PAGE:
I’m not good at sports. So when I get talked into participating in one and I inevitably get hit in the face with a football or I bruise my tailbone falling on the ice while missing the puck, it doesn’t break my heart. I know from the outset that failure is a very likely outcome, and with those expectations, my self-esteem is buffered.
However I am, or so I like to think, a “good reader”. “Good” in the sense that I enjoy it, I read a variety of books and can usually retain and discuss their content with some degree of intelligence. Hence, my ability to read well is linked to my self-worth in a more critical way than sports (or crafts, or dancing, or training my cat not to bite people…).
And so, the 3rd Plight of a Bookworm is…The Book Fail.
If you’re not really into books, just reading this blog because you know me or find me mildly amusing (thank you!) than you probably don’t really understand what I mean. You probably don’t “fail” at books. You stop reading them because they are boring or too long or difficult or complicated or you find another book you’d rather read. You can stop reading a book for any number of reasons, and feel no shame. Good for you!
However, if when you read the phrase “Book Fail”, you immediately and uncontrollably clenched your fists and whispered “Anna Karenina”* or “Les Miserables”, then you’re with me on this.
It’s a pretty major blow to the self-esteem to fail at something you think you’re good at. To put a book back on the shelf or bring it back to the library unfinished? SO Disheartening!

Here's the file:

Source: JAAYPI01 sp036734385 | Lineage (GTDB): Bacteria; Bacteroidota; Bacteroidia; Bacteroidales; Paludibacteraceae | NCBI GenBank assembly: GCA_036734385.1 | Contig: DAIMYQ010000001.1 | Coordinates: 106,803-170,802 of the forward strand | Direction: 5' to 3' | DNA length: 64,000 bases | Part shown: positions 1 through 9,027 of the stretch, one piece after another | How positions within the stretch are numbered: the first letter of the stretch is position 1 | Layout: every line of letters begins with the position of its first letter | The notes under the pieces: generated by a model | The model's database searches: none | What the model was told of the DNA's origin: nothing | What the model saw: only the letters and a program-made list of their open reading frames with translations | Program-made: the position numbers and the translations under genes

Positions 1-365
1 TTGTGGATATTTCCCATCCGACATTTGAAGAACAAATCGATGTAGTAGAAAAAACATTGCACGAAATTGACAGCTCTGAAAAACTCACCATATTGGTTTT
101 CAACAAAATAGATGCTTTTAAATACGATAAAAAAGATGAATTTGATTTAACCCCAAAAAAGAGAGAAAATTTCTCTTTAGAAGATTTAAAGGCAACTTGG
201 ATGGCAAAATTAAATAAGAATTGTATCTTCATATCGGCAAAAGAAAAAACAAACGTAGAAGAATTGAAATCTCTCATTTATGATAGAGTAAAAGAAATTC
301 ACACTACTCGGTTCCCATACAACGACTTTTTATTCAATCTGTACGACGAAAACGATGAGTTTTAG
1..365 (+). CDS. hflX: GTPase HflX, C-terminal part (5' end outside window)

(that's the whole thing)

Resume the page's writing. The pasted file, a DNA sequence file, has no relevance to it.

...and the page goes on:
Especially one that you felt so smug about reading in the first place. Looking down on the people around you on the subway with their Maeve Binchy’s while you’re looking so smart with your tome of choice. Then to fail? Devastating!
Then when people ask you about it later, like “Oh, was Les Miserables the musical anything like the book?” And you have to own up to your failure or lie about it? The Worst!
(also, no judgement if you lie. None at all ;))
But let’s try to practice a little self-forgiveness this year, fellow bookworms.
If we never failed, it would mean we were living a life without challenges. Which would give us nothing to strive for, which would make for a very boring life indeed. So keep reading those tough books! Some of them won’t be for you, and that’s ok. The fact that you’re failing means that you’re trying your best.
Others maybe deserve another try when you have more brain-power to spare, and when you finally finish them, you’ll feel so much better than if you just re-read “Shopaholic Ties the Knot”. The bigger the challenge, the sweeter the success!
Although the Book Fail might be a plight of a bookworm, it’s also a sign that you’re doing something right.
*In my defence, ALL of the names in that book were SO similar, and they were Russian. I’m already bad with names, so turning back every few pages, going “Which Alexi is she talking about?” is the least fun ever.